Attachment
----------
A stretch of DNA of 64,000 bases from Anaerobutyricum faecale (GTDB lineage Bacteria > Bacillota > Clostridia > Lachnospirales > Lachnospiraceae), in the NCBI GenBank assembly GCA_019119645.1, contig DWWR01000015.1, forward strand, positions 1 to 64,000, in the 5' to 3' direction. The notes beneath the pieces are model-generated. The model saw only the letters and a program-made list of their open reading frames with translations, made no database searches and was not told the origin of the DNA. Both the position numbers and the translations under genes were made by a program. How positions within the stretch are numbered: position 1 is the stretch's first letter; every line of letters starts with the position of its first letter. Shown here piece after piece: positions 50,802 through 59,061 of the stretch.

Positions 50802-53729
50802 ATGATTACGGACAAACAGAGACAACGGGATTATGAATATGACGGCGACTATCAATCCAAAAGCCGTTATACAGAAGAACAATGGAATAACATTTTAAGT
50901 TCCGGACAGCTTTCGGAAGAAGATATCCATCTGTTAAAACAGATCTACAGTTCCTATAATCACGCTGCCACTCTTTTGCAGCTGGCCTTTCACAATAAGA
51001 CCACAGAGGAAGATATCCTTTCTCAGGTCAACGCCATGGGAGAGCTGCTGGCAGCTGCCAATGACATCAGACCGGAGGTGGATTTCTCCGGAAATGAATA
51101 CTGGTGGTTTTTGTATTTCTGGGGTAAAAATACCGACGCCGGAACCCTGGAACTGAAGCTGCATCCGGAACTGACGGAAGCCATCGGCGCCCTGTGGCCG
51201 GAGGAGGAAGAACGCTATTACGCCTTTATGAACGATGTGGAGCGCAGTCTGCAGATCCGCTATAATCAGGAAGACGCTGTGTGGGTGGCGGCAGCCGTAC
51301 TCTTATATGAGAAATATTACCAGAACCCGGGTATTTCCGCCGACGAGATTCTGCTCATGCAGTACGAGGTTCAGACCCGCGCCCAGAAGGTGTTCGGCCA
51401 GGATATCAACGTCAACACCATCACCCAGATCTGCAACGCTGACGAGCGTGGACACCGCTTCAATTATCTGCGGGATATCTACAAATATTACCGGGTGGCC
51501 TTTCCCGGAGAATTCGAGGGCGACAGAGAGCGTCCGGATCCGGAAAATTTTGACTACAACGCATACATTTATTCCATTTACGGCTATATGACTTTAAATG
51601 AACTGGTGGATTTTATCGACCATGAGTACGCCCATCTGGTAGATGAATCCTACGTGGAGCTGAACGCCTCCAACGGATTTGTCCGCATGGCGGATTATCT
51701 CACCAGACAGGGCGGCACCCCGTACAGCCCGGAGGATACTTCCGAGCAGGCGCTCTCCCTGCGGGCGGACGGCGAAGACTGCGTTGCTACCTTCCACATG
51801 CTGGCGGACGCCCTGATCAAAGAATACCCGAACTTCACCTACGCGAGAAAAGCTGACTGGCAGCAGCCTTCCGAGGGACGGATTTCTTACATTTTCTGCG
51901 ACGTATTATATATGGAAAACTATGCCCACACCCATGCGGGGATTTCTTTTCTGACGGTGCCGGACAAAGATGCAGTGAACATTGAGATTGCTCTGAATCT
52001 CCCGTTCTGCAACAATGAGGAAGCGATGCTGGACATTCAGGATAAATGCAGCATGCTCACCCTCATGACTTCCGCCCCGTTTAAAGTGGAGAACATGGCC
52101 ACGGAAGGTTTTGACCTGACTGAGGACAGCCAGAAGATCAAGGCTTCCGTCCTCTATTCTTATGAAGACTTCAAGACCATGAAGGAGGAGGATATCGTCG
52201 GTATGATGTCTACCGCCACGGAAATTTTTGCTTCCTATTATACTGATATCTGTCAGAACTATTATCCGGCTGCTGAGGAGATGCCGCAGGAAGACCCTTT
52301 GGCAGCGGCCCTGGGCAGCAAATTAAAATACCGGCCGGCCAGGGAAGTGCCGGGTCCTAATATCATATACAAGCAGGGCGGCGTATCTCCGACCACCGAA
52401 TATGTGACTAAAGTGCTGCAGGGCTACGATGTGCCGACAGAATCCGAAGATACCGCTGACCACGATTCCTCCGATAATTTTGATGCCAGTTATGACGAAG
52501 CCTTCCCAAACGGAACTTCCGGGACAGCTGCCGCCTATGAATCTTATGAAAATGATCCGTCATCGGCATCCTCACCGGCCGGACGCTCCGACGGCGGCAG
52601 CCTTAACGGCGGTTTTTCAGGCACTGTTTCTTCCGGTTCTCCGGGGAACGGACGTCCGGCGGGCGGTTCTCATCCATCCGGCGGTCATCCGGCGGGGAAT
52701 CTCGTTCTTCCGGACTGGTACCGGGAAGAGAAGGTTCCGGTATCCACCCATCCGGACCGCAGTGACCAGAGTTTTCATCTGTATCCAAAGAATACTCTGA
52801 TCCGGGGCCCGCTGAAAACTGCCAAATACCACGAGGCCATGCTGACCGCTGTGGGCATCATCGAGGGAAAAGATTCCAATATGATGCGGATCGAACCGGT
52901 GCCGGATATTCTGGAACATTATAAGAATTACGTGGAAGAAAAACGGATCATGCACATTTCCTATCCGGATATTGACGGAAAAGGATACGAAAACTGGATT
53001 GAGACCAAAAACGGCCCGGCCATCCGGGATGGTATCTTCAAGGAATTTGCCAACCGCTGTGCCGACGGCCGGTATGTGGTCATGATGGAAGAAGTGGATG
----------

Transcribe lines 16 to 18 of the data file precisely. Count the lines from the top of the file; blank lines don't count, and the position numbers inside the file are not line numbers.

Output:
52101 ACGGAAGGTTTTGACCTGACTGAGGACAGCCAGAAGATCAAGGCTTCCGTCCTCTATTCTTATGAAGACTTCAAGACCATGAAGGAGGAGGATATCGTCG
52201 GTATGATGTCTACCGCCACGGAAATTTTTGCTTCCTATTATACTGATATCTGTCAGAACTATTATCCGGCTGCTGAGGAGATGCCGCAGGAAGACCCTTT
52301 GGCAGCGGCCCTGGGCAGCAAATTAAAATACCGGCCGGCCAGGGAAGTGCCGGGTCCTAATATCATATACAAGCAGGGCGGCGTATCTCCGACCACCGAA